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An overview of alcoholic liver disease

This is the fifth blog in a new series discussing pathologies that can be found in seniors. The fifth blog will focus on alcoholic liver disease.

Alcoholic liver disease refers to a spectrum of liver conditions caused by excessive alcohol consumption over a prolonged period. It encompasses various stages of liver damage, including fatty liver (steatosis), steatohepatitis, and cirrhosis. Future blogs will discuss these stages in greater detail.

Excessive alcohol consumption is a major cause of liver disease in most Western countries. Alcoholic liver disease accounts for 5.9% of deaths globally. More often, it leads to death and disability earlier in life than other forms of chronic liver injury. Consumption of 80 grams per day of alcohol is considered to be the threshold for the development of alcoholic liver disease. However, it may be lower in women.

It may take 10 to 15 years of drinking for the development of cirrhosis. However, cirrhosis occurs only in a small proportion of chronic alcoholics. Excessive alcohol intake causes steatosis, dysfunction of mitochondria, microtubules, and cellular membranes, and oxidative stress, and the resulting injury leads to varying degrees of inflammation and hepatocyte death.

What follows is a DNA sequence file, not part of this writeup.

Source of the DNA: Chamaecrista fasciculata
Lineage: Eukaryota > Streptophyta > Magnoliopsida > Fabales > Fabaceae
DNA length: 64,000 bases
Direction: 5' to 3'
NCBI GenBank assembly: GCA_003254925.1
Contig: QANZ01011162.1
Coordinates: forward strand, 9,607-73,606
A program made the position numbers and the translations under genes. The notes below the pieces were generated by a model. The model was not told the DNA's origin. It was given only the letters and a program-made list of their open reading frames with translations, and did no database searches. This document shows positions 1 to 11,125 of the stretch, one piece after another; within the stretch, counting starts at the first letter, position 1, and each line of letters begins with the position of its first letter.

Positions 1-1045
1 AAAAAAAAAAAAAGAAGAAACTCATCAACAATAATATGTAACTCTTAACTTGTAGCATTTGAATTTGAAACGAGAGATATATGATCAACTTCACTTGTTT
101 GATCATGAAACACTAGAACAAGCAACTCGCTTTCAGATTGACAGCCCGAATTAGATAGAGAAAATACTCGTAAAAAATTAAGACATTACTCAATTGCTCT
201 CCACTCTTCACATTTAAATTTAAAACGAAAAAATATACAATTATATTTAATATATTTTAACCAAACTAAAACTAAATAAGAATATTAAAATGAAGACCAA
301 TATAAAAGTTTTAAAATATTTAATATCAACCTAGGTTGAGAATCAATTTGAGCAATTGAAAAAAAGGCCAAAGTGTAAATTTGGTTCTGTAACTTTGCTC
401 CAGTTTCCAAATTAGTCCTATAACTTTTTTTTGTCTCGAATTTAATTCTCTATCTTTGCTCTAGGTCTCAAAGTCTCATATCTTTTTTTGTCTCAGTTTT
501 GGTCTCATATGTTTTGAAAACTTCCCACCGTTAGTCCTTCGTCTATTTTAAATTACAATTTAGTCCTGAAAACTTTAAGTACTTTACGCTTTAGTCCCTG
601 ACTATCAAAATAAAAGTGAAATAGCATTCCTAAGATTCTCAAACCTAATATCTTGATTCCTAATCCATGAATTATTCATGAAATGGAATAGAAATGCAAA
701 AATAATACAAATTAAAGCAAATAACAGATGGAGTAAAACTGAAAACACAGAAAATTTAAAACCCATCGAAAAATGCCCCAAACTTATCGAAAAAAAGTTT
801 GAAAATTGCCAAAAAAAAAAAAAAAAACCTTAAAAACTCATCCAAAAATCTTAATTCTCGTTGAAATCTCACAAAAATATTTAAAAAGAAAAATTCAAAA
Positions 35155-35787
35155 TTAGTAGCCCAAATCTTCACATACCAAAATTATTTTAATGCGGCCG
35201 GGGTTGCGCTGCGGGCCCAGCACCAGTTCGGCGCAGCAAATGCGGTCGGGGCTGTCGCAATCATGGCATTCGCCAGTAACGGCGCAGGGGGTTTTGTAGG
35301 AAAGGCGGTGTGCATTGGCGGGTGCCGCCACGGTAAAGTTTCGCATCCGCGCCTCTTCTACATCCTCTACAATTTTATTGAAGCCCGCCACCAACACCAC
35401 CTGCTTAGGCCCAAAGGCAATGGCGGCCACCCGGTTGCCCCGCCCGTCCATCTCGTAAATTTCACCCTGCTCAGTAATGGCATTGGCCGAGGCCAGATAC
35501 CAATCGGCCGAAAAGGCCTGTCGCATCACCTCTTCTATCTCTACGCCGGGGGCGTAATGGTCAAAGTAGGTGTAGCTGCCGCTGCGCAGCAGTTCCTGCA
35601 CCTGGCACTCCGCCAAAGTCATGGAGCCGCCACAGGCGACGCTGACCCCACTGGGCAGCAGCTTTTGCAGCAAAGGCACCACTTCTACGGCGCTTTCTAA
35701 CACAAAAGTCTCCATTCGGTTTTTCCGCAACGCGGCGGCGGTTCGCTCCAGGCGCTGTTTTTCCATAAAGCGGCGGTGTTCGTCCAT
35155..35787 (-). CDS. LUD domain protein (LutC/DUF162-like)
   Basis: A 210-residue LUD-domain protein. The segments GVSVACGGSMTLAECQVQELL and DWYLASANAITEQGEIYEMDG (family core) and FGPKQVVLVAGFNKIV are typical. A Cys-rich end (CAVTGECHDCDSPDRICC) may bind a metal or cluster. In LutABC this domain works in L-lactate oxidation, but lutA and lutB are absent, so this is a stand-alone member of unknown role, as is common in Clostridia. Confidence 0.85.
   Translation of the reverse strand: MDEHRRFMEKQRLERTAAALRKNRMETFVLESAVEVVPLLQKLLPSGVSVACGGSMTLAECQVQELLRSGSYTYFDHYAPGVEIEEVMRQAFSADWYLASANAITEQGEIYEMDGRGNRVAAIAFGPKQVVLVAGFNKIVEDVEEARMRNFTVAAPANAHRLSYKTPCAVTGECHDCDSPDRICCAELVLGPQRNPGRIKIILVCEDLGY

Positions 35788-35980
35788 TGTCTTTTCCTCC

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This article is not intended to be a substitute for professional medical advice or diagnosis. Always seek the advice of your physician or another qualified health provider with any questions you may have regarding a medical condition.

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